Relation (database) - Wikipedia
Once a database is normalized, relationships between the data in the resulting record is dynamic, which means any change made to the. This definition explains the meaning of a relational database and how it stores data in rows and columns in tables. Relation Definition - Relation is sometimes used to refer to a table in a relational database but is more commonly used to describe the relationships that.
So, for example, employee is known only by that name, Yonezawa Akinori, and does not live anywhere else but in Naha, Okinawa. Also, apart from the four employees shown, there is no other employee who has both a name and an address. Under the definition of body, the tuples of a body do not appear in any particular order - one cannot say "The tuple of 'Murata Makoto' is above the tuple of 'Matsumoto Yukihiro'", nor can one say "The tuple of 'Yonezawa Akinori' is the first tuple.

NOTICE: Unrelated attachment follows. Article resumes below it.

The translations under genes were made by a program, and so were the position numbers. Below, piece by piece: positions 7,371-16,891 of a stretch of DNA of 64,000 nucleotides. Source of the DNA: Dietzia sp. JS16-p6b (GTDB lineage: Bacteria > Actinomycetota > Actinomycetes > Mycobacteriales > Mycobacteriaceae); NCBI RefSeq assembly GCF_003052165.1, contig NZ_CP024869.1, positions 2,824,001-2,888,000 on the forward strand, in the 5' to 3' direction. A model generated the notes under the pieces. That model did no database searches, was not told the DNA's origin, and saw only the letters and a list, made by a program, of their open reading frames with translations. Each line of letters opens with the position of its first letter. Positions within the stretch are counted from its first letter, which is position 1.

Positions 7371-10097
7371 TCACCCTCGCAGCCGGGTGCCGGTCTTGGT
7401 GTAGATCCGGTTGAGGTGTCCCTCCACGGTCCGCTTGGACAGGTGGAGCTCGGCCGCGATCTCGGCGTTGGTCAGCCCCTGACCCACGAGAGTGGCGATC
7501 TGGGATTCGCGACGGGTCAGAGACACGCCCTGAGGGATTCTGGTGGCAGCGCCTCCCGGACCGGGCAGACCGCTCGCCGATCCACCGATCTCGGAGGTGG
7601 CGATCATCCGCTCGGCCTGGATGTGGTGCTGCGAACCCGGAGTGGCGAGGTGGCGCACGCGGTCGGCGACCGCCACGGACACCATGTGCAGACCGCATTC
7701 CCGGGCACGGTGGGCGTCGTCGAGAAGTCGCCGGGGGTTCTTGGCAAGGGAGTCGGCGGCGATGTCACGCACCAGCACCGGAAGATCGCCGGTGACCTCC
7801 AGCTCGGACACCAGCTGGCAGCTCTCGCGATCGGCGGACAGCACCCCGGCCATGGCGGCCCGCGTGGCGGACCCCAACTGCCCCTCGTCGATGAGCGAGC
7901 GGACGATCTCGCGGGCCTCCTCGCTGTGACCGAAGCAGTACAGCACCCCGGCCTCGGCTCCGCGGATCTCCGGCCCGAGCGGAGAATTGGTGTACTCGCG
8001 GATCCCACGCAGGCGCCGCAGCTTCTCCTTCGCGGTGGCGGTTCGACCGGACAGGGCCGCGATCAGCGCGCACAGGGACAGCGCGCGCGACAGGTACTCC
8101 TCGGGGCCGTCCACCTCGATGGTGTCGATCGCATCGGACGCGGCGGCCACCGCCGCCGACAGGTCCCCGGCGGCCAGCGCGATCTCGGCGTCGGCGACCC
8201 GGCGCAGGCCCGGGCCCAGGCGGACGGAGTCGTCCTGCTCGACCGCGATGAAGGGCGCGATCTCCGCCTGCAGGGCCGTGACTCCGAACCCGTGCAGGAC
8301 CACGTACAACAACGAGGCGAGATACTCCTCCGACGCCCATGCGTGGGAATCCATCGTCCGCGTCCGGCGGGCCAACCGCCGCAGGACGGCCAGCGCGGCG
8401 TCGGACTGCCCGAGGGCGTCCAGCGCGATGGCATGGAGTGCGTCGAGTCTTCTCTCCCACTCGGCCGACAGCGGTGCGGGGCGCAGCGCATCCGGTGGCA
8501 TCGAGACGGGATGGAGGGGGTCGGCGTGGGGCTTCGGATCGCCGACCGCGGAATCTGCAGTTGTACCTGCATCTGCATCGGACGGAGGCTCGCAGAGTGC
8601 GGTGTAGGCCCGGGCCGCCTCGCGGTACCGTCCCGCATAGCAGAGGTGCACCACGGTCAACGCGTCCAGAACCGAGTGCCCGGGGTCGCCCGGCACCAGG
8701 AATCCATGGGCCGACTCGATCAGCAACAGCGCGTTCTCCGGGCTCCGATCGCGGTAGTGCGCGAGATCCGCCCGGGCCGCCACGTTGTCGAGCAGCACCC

Under the definition of heading, the attributes of an element do not appear in any particular order either, nor, therefore do the elements of a tuple. A similar comment does not apply here to SQL, which does define an ordering to the columns of a table. Relation Variables[ edit ] A relational database consists of named relation variables relvars for the purposes of updating the database in response to changes in the real world.
An update to a single relvar causes the body of the relation assigned to that variable to be replaced by a different set of tuples. Such variables are classified into two classes: A base relation variable is a relation variable which is not derived from any other relation variables.